Last month, the Dallas-based airline said it would pull out of Newark Liberty International Airport, where flights were less profitable, and increase flying to Hawaii.

Southwest’s move comes as Hawaii has grown more popular with tourists.

Hawaii took in 5.1 million visitors by air in the first half of the year, a 4% increase from the first six months of 2018, according to state statistics.


Company: cnbc, Activity: cnbc, Date: 2019-08-15  Authors: leslie josephs
Keywords: news, cnbc, companies, expands, hawaii, routes, southwests, 99, fares, increase, airlines, southwest, flights, islands, flying, tourists, max, plane, flock


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Wilbur Ross says the US economy will see a boost when the Boeing 737 Max grounding lifts

The U.S. economy will get a boost when Boeing’s troubled 737 Max jets return to flight, Commerce Secretary Wilbur Ross told CNBC on Wednesday. “Take for example the most recent quarter, Boeing’s problems with 737 Max probably took something like 0.4%” off gross domestic product, Ross said. “That will come back when the 737 Max problems are ultimately fixed.” The 737 Max fleet has been grounded across the globe since mid-March following two crashes over less than five months that killed 346 peopl


The U.S. economy will get a boost when Boeing’s troubled 737 Max jets return to flight, Commerce Secretary Wilbur Ross told CNBC on Wednesday. “Take for example the most recent quarter, Boeing’s problems with 737 Max probably took something like 0.4%” off gross domestic product, Ross said. “That will come back when the 737 Max problems are ultimately fixed.” The 737 Max fleet has been grounded across the globe since mid-March following two crashes over less than five months that killed 346 peopl
Wilbur Ross says the US economy will see a boost when the Boeing 737 Max grounding lifts Cached Page below :
Company: cnbc, Activity: cnbc, Date: 2019-08-14  Authors: jessica bursztynsky
Keywords: news, cnbc, companies, boost, ross, lifts, month, growth, boeings, grounding, wilbur, max, software, boeing, economy, took, 737, secondquarter


Wilbur Ross says the US economy will see a boost when the Boeing 737 Max grounding lifts

The U.S. economy will get a boost when Boeing’s troubled 737 Max jets return to flight, Commerce Secretary Wilbur Ross told CNBC on Wednesday.

“Take for example the most recent quarter, Boeing’s problems with 737 Max probably took something like 0.4%” off gross domestic product, Ross said. “That will come back when the 737 Max problems are ultimately fixed.”

U.S. growth slowed in the second quarter, with GDP advancing 2.1% compared to the first-quarter’s 3.1% gain.

The 737 Max fleet has been grounded across the globe since mid-March following two crashes over less than five months that killed 346 people combined. Investigators blamed a software problem in the plane’s anti-stall automated flight system.

Last month, Boeing reported a $2.9 billion second-quarter loss, its worst quarterly loss ever, due to the Max problems.

Shortly after the grounding, analysts began to predict that Boeing’s troubles would harm overall U.S. economic growth. Wells Fargo in April projected a 0.2% reduction in second-quarter GDP. Last month, J.P. Morgan estimated the groundings and subsequent production cuts would trim second-quarter economic growth by about 0.1%.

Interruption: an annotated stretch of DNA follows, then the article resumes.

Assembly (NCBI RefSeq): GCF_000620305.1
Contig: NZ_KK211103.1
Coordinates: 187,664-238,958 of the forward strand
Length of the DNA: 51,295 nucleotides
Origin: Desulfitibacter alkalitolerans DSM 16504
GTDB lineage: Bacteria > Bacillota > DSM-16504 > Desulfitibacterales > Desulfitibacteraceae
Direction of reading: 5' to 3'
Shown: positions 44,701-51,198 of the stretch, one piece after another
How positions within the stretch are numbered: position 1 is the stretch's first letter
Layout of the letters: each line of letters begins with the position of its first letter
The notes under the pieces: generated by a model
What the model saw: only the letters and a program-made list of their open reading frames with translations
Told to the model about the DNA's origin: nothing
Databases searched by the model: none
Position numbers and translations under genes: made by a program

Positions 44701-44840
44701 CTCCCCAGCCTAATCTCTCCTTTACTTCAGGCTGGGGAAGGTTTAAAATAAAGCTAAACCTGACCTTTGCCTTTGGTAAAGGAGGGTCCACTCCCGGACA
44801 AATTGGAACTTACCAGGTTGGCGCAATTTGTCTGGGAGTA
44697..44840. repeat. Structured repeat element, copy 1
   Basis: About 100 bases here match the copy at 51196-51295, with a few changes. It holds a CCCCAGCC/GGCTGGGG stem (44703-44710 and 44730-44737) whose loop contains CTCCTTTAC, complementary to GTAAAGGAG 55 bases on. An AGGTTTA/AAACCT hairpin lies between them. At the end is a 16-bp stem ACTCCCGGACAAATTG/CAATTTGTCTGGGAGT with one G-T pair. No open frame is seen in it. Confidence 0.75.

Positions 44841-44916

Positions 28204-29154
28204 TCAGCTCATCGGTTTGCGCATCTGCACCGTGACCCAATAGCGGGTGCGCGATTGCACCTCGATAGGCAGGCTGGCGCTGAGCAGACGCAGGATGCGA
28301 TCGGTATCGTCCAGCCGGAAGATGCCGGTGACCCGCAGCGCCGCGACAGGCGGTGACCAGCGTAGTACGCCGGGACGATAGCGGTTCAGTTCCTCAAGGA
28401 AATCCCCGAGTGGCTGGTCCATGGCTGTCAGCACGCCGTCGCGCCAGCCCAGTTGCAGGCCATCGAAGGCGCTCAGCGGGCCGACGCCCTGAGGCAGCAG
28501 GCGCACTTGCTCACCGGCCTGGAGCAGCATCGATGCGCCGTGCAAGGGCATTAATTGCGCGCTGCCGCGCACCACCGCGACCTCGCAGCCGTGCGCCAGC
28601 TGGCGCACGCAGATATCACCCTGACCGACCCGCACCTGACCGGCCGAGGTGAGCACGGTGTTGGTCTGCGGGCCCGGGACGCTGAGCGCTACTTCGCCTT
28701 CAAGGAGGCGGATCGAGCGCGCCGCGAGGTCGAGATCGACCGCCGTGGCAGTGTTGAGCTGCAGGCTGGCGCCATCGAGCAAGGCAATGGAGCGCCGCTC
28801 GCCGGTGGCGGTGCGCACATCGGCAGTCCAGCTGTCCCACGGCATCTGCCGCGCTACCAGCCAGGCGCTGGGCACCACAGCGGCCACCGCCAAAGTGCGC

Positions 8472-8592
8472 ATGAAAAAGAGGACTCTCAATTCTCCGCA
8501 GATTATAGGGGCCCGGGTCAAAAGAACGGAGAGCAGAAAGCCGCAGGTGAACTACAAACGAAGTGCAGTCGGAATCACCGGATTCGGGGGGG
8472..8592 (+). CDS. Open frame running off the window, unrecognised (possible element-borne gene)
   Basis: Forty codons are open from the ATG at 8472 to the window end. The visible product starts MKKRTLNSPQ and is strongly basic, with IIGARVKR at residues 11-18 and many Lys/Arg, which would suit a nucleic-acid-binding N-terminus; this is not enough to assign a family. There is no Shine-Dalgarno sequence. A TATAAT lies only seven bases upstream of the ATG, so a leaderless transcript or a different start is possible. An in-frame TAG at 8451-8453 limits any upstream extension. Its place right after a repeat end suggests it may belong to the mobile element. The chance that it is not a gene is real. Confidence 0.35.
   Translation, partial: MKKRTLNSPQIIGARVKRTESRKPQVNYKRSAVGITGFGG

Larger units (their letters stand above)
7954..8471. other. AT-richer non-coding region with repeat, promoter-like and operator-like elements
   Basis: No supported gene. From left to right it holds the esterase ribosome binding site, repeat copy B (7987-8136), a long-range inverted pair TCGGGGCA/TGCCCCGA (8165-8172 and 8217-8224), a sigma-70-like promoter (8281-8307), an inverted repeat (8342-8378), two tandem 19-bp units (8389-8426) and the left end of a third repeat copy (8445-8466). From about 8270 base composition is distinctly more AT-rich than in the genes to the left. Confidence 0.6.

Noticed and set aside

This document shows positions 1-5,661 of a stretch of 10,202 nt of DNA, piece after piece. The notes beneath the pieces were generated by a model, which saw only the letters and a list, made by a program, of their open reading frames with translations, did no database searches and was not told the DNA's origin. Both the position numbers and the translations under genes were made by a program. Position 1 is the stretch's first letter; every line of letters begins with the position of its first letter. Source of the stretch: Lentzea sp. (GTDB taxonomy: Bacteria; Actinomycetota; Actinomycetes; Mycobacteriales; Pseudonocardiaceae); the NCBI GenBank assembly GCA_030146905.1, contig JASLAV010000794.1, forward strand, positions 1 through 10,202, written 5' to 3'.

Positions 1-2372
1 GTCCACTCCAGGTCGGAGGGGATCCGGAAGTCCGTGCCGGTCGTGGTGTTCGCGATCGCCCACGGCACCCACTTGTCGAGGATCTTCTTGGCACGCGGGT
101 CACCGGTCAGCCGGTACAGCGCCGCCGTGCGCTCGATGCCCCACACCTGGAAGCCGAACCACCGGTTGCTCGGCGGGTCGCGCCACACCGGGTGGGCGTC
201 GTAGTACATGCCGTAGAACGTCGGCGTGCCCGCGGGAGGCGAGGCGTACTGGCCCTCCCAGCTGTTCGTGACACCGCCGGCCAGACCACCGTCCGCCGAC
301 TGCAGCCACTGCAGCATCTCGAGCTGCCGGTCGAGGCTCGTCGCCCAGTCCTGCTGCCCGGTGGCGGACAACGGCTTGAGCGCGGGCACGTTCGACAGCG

The 737 Max grounding, now in its sixth month, has also hit suppliers. General Electric said last month its cash flow took a hit as a result. GE, which makes the Max engines through a joint venture, said it would continue to report losses as long as the model remained grounded.

Boeing, which has been testing software fixes, expects the Max jets to return to the skies by early in the fourth quarter.

Once that happens, Ross said, the U.S. economy will even out. “We think that the economy is strong, the economy is headed in a good direction,” he added, saying he believes the U.S. can work its way to 3% growth.


Company: cnbc, Activity: cnbc, Date: 2019-08-14  Authors: jessica bursztynsky
Keywords: news, cnbc, companies, boost, ross, lifts, month, growth, boeings, grounding, wilbur, max, software, boeing, economy, took, 737, secondquarter


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Labor tensions flare at American Airlines over hundreds of canceled flights

Maintenance workers cover the engine of an American Airlines Group Inc. Boeing Co. 737 Max plane outside of a maintenance hangar at Tulsa International Airport (TUL) in Tulsa, Oklahoma, U.S., on Tuesday, May 14, 2019. American Airlines has accused the unions representing its mechanics of a purposeful work slowdown to win leverage in contract talks, which it said caused more than 900 flight cancellations over the last two months. A U.S. federal court in Texas this week issued a permanent injuncti


Maintenance workers cover the engine of an American Airlines Group Inc. Boeing Co. 737 Max plane outside of a maintenance hangar at Tulsa International Airport (TUL) in Tulsa, Oklahoma, U.S., on Tuesday, May 14, 2019. American Airlines has accused the unions representing its mechanics of a purposeful work slowdown to win leverage in contract talks, which it said caused more than 900 flight cancellations over the last two months. A U.S. federal court in Texas this week issued a permanent injuncti
Labor tensions flare at American Airlines over hundreds of canceled flights Cached Page below :
Company: cnbc, Activity: cnbc, Date: 2019-08-14  Authors: leslie josephs
Keywords: news, cnbc, companies, united, mechanics, american, hundreds, contract, labor, max, airlines, canceled, flights, work, flare, southwest, workers, tensions, unions